If you are looking for your next statement piece to stand out at a wedding or gala, head down to the Fivestory sample sale. Fivestory, an Upper East Side boutique with a reputation for carrying funky pieces did not disappoint! The Fivestory sample sale had a variety of tops, bottoms, dresses, shoes, hats, jewelry, and even home décor. Some well-known brands include Alexander Wang, Calvin Klein, Nicholas Kirkwood and a large selection of Carolina Herrera. The prices were insane! All apparel are sold at an incredible 80% off, and shoes were at 75% off. However, there is a caveat. Usually, set prices are listed according to item, but the Fivestory sample sale lists the percentage discounts instead. So, make sure your phone calculator is handy to find out how much each item costs. This sale is pricier than most other 260 sample sales with the average price per item closer to $200 than to $100. As always, you can find the deets and pictures below. Enjoy!
Two sisters, Shira & Ahuva Livi created an Instagram account that turned into a business sensation for children’s clothing. In our conversation, Shira explained to me how an Instagram sensation became a booming business for high-quality children’s clothes.
E: When did you come up with the idea of launching a children’s boutique?
S: The idea was born a few years ago. When I was first pregnant, I dreamed of opening a shop, but didn’t know if it would be worth my time.
My sister and I have kids, so until two months, we were stay-at-home moms. Our daily activities revolved around shopping for children: clothing, knapsacks, shoes & tights. We were motivated to start our own business because we were tired of traveling long distances to find cute things. We wanted to create a shop that would provide items that can’t be bought easily online or found at mall stores.
Finally, we decided to give the business idea a shot. We went to shows, developed relationships with brands and vendors, created an Instagram account. Our goal was to bring quality European layettes, pajamas and accessories to Great Neck. Although there were shops for wigs, hosiery, and house decorations, Great Neck never had a shop that catered to little children. So that’s how we started.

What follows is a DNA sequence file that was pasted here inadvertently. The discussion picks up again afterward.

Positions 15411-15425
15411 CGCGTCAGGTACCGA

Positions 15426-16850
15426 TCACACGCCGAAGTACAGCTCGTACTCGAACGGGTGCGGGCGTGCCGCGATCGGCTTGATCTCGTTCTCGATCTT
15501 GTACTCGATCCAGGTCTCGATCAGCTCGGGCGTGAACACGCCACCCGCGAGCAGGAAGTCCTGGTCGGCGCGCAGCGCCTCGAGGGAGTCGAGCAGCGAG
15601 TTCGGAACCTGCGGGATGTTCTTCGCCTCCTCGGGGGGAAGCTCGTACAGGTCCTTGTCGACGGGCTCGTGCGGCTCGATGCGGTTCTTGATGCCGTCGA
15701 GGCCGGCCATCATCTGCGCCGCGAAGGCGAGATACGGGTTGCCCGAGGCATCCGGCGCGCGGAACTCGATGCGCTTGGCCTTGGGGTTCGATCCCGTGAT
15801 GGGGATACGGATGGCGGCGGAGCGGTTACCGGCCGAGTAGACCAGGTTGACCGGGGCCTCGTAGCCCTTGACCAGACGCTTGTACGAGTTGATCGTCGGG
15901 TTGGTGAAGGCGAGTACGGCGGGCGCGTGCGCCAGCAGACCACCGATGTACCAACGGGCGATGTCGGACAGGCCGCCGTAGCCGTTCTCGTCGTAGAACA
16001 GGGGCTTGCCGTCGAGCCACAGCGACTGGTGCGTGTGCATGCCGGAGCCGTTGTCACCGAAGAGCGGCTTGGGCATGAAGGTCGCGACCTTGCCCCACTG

E: Cool! What makes your shop unique?
S: No one in our neighborhood does European pajamas. And you can be sure that no one offers it for the prices we do. We came up with a strategy – we would sell for less than our competitors. So if you found an item for $40 in Brooklyn, you would find the same one on our Instagram for $29.00. We also have a $5 flat delivery fee across the country, and package our items with love and care.
E: What are the results so far?
S: Customers are beginning to notice. We only opened two months ago and are already nearing 1,000 followers on Instagram and had to restock twice! Not only do we sell in Great Neck, but orders are coming in from many parts of the country: LA, Lakewood and Brooklyn.
E: As someone who was buying to sell for the first time, what was your experience with operations?
S: Good question. There is a lot of trial and error. A month after ordering, we had to restock completely. We are always trying to find the best bang for our buck, and are working with amazing vendors. Vendors who understand the challenges of starting a new business. They provide guidance and allow us to test a few designs at a time before placing bulk orders.
E: What have you learned from your experience?
S: If what you’re trying to buy looks too expensive, it probably is. Once we realized what the pricing options are, we felt so dumb to have spent so much money on something that shouldn’t cost that much. That’s something our shop is good for. We charge what all our customers is is fair price and offer our consumers a bargain.
E: So what’s your primary source of marketing and words of advice?
S: It’s really word of mouth and Instagram. Based on our friends, we made decisions to buy certain designs and sizes. The friends told their friends and so the word spread pretty fast. We conduct a lot of Instagram flash sales, where we will sell items for crazy-cheap for 72 hours. Sometimes, we’ll cohost shows with other businesses in the community to draw more attention to ourselves. Most importantly, we try to be flexible. We keep our shop open at night, so that working parents can stop over.
When we were young, memories of in-shop houses made us think of ladies who apply pressure, aren’t nice and want you to buy everything. We wanted to make sure the experience in our shop would be pleasant. We like our consumers, are nice to them, and always reward them with special treats and mini-gifts.